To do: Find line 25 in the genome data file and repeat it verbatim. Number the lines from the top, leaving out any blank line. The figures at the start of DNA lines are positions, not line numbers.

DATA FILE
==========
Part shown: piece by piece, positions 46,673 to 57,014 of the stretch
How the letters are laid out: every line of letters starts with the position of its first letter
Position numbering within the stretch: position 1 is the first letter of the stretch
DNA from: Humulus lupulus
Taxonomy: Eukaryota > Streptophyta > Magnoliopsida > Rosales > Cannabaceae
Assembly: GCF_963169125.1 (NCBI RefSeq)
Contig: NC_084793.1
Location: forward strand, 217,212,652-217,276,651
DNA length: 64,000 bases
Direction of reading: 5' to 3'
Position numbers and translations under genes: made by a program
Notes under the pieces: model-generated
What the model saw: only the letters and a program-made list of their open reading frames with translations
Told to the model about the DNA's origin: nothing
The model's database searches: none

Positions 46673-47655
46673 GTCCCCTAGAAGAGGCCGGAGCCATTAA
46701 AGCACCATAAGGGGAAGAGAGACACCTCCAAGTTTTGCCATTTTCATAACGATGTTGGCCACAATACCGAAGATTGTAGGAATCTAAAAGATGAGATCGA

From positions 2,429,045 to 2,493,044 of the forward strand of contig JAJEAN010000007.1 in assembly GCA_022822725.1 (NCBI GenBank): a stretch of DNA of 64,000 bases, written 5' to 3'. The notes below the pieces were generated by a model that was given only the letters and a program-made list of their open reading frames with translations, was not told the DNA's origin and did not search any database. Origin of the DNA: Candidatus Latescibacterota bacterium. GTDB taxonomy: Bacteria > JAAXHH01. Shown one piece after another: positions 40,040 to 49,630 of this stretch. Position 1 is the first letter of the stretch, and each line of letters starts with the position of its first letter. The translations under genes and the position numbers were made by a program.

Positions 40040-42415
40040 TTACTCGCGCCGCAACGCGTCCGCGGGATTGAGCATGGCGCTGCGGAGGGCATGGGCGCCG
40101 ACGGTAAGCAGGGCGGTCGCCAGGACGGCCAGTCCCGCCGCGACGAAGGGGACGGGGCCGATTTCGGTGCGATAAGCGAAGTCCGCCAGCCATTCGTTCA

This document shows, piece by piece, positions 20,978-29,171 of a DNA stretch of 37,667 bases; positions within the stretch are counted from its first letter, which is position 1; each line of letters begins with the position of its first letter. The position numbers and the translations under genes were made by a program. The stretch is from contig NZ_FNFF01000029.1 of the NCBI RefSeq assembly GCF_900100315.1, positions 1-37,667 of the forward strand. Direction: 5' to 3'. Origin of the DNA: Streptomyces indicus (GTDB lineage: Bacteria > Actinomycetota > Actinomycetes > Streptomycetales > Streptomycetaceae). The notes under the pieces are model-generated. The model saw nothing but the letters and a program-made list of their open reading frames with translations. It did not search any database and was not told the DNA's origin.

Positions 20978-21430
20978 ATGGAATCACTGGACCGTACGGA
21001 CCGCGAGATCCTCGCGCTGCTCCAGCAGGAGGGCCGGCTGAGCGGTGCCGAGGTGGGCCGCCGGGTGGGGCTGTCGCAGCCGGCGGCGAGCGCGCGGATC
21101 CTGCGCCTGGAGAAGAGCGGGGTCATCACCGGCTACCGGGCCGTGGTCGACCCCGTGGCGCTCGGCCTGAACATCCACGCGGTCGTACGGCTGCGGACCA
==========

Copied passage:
20978 ATGGAATCACTGGACCGTACGGA